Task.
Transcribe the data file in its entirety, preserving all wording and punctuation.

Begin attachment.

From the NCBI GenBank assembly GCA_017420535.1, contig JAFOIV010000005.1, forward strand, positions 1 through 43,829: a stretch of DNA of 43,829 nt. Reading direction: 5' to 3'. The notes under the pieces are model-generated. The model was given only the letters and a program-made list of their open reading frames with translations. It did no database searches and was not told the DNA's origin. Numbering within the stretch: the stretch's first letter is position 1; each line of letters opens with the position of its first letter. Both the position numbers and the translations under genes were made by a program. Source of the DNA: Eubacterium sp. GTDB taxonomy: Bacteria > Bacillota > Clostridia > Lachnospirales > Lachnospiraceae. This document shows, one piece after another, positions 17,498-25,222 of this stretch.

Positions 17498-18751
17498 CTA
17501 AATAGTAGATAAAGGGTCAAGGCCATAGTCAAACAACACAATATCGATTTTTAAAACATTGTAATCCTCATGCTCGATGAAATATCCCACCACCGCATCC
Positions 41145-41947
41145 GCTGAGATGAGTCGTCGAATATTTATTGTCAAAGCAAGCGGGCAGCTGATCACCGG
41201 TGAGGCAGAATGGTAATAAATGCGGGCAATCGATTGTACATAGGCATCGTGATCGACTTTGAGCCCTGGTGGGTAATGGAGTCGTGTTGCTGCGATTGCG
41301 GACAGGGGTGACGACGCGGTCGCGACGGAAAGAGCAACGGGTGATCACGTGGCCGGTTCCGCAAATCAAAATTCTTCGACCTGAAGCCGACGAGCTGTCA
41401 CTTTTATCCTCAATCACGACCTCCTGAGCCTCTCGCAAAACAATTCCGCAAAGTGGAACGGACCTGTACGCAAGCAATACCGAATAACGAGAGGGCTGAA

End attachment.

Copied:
From the NCBI GenBank assembly GCA_017420535.1, contig JAFOIV010000005.1, forward strand, positions 1 through 43,829: a stretch of DNA of 43,829 nt. Reading direction: 5' to 3'. The notes under the pieces are model-generated. The model was given only the letters and a program-made list of their open reading frames with translations. It did no database searches and was not told the DNA's origin. Numbering within the stretch: the stretch's first letter is position 1; each line of letters opens with the position of its first letter. Both the position numbers and the translations under genes were made by a program. Source of the DNA: Eubacterium sp. GTDB taxonomy: Bacteria > Bacillota > Clostridia > Lachnospirales > Lachnospiraceae. This document shows, one piece after another, positions 17,498-25,222 of this stretch.

Positions 17498-18751
17498 CTA
17501 AATAGTAGATAAAGGGTCAAGGCCATAGTCAAACAACACAATATCGATTTTTAAAACATTGTAATCCTCATGCTCGATGAAATATCCCACCACCGCATCC
Positions 41145-41947
41145 GCTGAGATGAGTCGTCGAATATTTATTGTCAAAGCAAGCGGGCAGCTGATCACCGG
41201 TGAGGCAGAATGGTAATAAATGCGGGCAATCGATTGTACATAGGCATCGTGATCGACTTTGAGCCCTGGTGGGTAATGGAGTCGTGTTGCTGCGATTGCG
41301 GACAGGGGTGACGACGCGGTCGCGACGGAAAGAGCAACGGGTGATCACGTGGCCGGTTCCGCAAATCAAAATTCTTCGACCTGAAGCCGACGAGCTGTCA
41401 CTTTTATCCTCAATCACGACCTCCTGAGCCTCTCGCAAAACAATTCCGCAAAGTGGAACGGACCTGTACGCAAGCAATACCGAATAACGAGAGGGCTGAA